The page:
The tightest knit and closest-in-the-sense-of-physical-space pretend trio of all-time!
It must be nice to be considered a “legendary treasure.” I always dreamed that someday I would be a legendary treasure, but at my current rate the only way I’ll actually achieve such a status would be to:
Work extended hours at my job
Save enough money to have my body surgically encased in 24-karat gold
Drown in the Atlantic Ocean
Be discovered 200 years later as the only human dipshit to encase himself in 24-karat gold
Yehudi Menuhin and Pablo Casals needed to do no such thing. They were both supreme bad asses whose careers were as distinguished as can be. But there’s a third guy here, and while he may not have the lofty pedigree of the two giants with which he shares this fairly awkward and cheap-looking CD cover, he proves to be the standout on this disc, both musically and hair-stylistically. Continue reading →
Depending on what day you ask me, I’m equally as fanatic about sports as I am about music. One of my favorite writers in any subject is Bill Simmons, who writes for ESPN about a variety of things, but if we are to believe his 800-page book on the subject, basketball is his area of greatest expertise. It is in said 800-page book that Simmons discusses the careers of the best players in the history of the game. There are many great observations and anecdotes throughout, but some of the best material is about the great Bill Walton.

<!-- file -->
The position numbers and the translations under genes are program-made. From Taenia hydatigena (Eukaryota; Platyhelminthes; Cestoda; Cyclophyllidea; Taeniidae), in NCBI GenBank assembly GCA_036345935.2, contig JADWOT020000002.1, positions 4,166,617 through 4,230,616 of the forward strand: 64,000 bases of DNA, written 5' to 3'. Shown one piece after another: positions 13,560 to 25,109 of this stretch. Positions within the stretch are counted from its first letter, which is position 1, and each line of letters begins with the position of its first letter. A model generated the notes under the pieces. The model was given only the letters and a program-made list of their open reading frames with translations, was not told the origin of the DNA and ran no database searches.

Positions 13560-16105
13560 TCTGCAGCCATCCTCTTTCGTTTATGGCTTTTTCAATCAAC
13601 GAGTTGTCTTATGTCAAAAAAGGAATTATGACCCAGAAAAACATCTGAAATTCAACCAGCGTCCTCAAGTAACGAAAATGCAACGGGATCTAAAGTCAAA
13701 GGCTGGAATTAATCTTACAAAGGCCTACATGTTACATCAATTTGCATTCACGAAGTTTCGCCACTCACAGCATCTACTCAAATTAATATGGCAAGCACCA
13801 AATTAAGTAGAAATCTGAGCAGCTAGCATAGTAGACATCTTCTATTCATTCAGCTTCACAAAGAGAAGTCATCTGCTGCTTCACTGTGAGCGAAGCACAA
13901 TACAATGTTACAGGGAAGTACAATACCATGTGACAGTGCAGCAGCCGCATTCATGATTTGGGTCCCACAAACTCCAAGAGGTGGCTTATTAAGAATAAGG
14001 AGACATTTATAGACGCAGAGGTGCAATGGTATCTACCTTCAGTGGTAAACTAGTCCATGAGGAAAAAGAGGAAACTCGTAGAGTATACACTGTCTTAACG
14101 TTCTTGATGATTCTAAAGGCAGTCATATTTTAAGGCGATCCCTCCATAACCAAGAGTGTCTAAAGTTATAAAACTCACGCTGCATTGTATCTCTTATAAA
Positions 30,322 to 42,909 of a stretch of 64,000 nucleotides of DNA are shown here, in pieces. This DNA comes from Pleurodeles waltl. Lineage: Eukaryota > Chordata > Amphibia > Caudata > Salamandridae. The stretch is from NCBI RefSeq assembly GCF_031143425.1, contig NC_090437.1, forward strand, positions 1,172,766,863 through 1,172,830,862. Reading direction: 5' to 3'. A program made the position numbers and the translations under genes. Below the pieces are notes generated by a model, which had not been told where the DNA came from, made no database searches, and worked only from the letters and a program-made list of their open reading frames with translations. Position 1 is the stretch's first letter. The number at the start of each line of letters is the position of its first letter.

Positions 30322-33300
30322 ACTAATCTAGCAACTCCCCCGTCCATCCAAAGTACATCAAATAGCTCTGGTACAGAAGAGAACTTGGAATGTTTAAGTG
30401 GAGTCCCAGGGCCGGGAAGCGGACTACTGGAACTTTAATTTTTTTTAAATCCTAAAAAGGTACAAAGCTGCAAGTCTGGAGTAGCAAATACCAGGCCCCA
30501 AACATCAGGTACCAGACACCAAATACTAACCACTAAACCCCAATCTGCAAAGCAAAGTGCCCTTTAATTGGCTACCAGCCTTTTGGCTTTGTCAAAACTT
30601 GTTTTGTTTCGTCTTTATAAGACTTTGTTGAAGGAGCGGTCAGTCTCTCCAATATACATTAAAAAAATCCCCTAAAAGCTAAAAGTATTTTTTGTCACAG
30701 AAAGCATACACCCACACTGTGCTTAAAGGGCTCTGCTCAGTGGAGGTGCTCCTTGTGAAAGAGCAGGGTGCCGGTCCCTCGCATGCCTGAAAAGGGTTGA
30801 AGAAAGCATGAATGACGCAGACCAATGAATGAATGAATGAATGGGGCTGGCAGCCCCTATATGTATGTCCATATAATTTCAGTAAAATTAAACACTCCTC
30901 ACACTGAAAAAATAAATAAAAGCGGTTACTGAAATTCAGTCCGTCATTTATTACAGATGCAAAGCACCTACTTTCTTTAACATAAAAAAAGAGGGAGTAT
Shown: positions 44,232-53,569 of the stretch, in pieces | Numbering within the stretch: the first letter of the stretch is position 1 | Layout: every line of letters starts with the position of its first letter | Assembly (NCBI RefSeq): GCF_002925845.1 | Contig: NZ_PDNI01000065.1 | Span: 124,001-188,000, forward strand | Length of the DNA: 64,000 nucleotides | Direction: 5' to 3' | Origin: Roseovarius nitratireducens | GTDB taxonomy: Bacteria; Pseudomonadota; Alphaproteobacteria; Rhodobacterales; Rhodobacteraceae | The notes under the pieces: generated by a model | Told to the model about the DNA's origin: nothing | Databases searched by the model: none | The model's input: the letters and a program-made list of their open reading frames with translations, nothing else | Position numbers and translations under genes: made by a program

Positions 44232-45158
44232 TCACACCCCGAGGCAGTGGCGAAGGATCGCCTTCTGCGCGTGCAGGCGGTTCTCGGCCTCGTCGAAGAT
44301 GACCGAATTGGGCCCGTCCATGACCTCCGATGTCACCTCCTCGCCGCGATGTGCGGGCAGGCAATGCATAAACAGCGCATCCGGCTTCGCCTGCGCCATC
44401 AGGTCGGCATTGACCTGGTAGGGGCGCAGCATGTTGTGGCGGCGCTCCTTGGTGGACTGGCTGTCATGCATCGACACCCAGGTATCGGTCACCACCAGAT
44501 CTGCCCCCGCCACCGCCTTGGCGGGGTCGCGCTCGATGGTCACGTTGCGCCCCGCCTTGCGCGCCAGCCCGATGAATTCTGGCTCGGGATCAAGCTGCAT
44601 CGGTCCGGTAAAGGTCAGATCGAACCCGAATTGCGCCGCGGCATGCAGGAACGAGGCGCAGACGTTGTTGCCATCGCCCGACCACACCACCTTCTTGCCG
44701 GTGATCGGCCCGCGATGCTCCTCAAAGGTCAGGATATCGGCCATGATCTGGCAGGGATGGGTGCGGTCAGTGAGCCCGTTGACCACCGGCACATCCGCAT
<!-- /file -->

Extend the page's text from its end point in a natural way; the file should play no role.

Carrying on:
Bill Walton was probably the 6th or 7th best center in the history of the NBA (certainly behind Russell, Abdul-Jabbar, Chamberlain, Olajuwon, O’Neal), but that is almost entirely due to problems with his feet that still plague him to this day. When he was healthy, though, Walton was one of the most gifted players in history, and it is Simmons’ contention that Walton would have been one of the elite players of all-time had his feet not betrayed him (the reasons for this hypothesis are essentially the point of the entire book, which I would encourage anyone who has even a passing interest in basketball to read).
In one of the discussions about Walton, Simmons debates the merits of transcendence versus stable excellence, asking if one would prefer Walton’s incredibly brief peak as an unparalleled dominant force compared to David Robinson’s long-term excellence (Robinson was a talented player, but he never won a title as the main guy on his team, and in fact got utterly crushed by Hakeem Olajuwon during his prime). This, of course, got me thinking about music, although not in quite the same way.